4. Gutiérrez TJ (2017b) Surface and nutraceutical properties of edible films made from starchy sources with and without added blackberry pulp. Carbohydr Polym 165:169–179. Scholar
  5. Gutiérrez TJ (2017c) Effects of exposure to pulsed light on molecular aspects of edible films made from cassava and taro starch. Innov Food Sci Emerg Technol 41:387–396. Scholar
  6. Gutiérrez TJ (2018a) Processing nano- and microcapsules for industrial applications. In: Hussain CM (ed) Handbook of nanomaterials for industrial applications. Elsevier, Amsterdam EE.UU. pp 989-1011. ISBN: 978-0-12-813351-4.
  7. Gutiérrez TJ (2018b) Active and intelligent films made from starchy sources/blackberry pulp. J Polym Environ 26:2374–2391. Scholar
  8. Gutiérrez TJ (2018c) Characterization and in vitro digestibility of non-conventional starches from Guinea arrowroot and La Armuña lentils as potential food sources for special diet regimens. Starch-Stärke 70(1–2).
  9. Gutiérrez TJ (2018d) Biodegradability and compostability of food nanopackaging materials. In: Cirillo G, Kozlowski MA, Spizzirri UG (eds) Composite materials for food packaging. WILEY-Scrivener, Beverly, MA. EE.UU. ISBN: 978-1-119-16020-5, pp 269–296.
  10. Gutiérrez TJ, Álvarez K (2016) Physico-chemical properties and in vitro digestibility of edible films made from plantain flour with added Aloe vera gel. J Funct Foods 26:750–762. Scholar
  11. Gutiérrez TJ, Álvarez K (2017) Biopolymers as microencapsulation materials in the food industry. In: Masuelli M, Renard D (eds) Advances in physicochemical properties of biopolymers: Part 2. Bentham Science, Sharjah. EE.UU. ISBN: 978-1-68108-545-6. eISBN: 978-1-68108-544-9, pp 296–322. Scholar
  12. Gutiérrez TJ, Alvarez VA (2017a) Properties of native and oxidized corn starch/polystyrene blends under conditions of reactive extrusion using zinc octanoate as a catalyst. React Funct Polym 112:33–44. Scholar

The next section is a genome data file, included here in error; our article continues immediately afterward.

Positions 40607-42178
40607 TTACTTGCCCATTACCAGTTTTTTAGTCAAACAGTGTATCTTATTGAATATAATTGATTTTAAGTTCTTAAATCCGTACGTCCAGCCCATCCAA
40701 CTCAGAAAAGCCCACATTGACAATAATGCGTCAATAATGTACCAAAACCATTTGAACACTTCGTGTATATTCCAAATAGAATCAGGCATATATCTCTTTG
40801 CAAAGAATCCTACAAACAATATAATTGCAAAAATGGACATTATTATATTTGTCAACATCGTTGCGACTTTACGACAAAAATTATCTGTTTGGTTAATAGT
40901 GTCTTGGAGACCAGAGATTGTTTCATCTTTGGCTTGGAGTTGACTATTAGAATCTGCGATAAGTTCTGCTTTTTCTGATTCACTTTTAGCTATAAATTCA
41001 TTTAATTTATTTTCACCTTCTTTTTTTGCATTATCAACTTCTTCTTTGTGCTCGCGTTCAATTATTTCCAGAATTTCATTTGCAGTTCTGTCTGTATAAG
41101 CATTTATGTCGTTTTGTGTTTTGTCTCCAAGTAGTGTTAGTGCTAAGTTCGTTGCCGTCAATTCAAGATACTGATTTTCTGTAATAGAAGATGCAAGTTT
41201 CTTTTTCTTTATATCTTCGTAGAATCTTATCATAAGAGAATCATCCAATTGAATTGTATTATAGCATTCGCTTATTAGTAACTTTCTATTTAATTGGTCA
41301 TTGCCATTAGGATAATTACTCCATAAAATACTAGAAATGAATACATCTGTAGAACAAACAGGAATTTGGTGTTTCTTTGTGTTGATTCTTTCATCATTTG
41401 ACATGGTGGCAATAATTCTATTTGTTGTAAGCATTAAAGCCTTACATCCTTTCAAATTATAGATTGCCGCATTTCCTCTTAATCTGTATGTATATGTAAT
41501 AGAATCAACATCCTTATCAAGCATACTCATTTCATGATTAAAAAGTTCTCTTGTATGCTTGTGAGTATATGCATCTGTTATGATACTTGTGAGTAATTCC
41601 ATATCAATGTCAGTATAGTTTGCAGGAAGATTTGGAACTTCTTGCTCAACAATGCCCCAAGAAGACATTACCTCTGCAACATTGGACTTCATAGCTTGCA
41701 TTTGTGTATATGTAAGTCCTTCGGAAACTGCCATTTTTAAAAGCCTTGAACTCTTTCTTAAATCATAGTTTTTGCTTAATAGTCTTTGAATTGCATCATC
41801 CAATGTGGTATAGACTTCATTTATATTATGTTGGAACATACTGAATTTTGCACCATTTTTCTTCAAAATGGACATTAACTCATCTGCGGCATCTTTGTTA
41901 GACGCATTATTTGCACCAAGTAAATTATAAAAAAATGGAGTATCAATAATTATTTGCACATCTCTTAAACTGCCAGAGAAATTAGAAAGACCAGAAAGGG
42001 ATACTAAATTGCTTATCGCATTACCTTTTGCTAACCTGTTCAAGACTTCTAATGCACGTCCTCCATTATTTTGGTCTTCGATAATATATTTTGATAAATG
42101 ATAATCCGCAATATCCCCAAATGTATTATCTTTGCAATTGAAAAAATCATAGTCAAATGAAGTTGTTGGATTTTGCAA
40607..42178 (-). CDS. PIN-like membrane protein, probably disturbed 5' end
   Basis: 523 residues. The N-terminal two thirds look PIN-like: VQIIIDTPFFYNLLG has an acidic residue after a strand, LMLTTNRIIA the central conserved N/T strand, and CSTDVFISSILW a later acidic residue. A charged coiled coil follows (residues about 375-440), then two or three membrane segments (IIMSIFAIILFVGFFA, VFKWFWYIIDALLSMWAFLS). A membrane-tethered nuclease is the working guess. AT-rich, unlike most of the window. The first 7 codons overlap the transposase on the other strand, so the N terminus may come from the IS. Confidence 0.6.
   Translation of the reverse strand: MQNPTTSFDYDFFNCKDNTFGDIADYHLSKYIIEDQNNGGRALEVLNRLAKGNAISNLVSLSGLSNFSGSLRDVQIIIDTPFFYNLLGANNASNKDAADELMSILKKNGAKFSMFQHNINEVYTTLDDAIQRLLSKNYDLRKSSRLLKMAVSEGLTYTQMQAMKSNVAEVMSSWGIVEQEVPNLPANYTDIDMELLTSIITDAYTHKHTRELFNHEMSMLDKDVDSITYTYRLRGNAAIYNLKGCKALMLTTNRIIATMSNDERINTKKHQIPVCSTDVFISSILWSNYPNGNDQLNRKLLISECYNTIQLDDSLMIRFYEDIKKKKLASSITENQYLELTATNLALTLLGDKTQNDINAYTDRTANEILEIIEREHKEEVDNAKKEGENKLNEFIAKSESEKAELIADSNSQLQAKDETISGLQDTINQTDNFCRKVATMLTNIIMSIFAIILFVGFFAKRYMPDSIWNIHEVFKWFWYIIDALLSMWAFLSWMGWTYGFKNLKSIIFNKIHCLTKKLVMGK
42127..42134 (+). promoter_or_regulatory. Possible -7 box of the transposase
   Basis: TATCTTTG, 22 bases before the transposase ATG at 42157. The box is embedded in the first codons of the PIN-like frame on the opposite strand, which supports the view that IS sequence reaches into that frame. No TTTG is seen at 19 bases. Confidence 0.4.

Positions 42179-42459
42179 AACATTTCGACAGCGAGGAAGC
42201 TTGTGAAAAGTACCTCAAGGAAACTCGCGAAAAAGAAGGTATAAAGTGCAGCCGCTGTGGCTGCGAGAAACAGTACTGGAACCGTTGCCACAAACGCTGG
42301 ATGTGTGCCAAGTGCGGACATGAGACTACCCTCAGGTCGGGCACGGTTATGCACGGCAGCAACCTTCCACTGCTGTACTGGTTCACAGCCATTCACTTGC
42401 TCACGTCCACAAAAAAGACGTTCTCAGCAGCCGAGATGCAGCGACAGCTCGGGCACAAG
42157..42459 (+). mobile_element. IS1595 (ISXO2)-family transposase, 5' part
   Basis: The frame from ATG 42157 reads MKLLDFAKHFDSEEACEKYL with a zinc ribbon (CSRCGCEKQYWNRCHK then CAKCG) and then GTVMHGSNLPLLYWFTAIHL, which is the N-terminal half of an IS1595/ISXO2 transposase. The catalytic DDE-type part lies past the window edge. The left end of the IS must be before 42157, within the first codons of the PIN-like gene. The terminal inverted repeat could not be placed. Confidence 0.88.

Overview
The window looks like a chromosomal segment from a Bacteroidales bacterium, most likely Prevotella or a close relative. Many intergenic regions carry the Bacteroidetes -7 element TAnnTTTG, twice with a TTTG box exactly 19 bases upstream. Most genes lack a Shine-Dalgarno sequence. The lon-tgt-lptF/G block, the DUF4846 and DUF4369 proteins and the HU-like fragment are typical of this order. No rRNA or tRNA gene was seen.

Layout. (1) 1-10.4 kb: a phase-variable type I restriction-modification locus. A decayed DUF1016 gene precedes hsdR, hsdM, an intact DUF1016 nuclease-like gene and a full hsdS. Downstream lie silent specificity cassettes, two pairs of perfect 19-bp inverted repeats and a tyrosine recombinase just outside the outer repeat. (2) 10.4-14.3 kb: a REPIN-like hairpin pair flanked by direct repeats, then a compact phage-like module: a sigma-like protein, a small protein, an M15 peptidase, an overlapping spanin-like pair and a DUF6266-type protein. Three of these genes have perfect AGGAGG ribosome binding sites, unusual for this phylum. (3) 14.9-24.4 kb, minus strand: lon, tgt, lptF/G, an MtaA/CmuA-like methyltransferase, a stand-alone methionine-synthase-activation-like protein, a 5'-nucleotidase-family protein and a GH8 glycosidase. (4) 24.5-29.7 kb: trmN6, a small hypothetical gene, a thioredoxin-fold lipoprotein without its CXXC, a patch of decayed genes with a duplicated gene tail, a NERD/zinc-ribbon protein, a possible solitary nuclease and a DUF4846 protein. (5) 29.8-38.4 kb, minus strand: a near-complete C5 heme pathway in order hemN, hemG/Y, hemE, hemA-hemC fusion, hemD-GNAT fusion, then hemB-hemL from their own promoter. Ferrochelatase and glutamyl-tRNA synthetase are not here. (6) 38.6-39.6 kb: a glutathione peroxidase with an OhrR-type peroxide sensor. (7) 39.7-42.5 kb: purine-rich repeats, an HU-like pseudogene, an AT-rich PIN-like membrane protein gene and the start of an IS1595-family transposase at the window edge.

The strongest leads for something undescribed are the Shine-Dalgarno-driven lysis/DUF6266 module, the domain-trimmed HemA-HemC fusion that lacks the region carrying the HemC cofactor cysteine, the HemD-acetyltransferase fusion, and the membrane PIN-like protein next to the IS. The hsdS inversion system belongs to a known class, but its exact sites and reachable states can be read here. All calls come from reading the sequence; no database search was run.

13. Gutiérrez TJ, Alvarez VA (2017b) Cellulosic materials as natural fillers in starch-containing matrix-based films: a review. Polym Bull 74(6):2401–2430. Scholar
  14. Gutiérrez TJ, Alvarez VA (2017c) Data on physicochemical properties of active films derived from plantain flour/PCL blends developed under reactive extrusion conditions. Data Brief 15:445–448. Scholar
  15. Gutiérrez TJ, Alvarez VA (2017d) Eco-friendly films prepared from plantain flour/PCL blends under reactive extrusion conditions using zirconium octanoate as a catalyst. Carbohydr Polym 178:260–269. Scholar
  16. Gutiérrez TJ, Alvarez VA (2017e) Films made by blending poly(ε-caprolactone) with starch and flour from Sagu rhizome grown at the Venezuelan Amazons. J Polym Environ 25(3):701–716. Scholar
  17. Gutiérrez TJ, Alvarez VA (2018) Bionanocomposite films developed from corn starch and natural and modified nano-clays with or without added blueberry extract. Food Hydrocoll 77:407–420. Scholar
  18. Gutiérrez TJ, González G (2016) Effects of exposure to pulsed light on surface and structural properties of edible films made from cassava and taro starch. Food Bioprocess Technol 9(11):1812–1824. Scholar
  19. Gutiérrez TJ, González G (2017) Effect of cross-linking with Aloe vera gel on surface and physicochemical properties of edible films made from plantain flour. Food Biophys 12(1):11–22. Scholar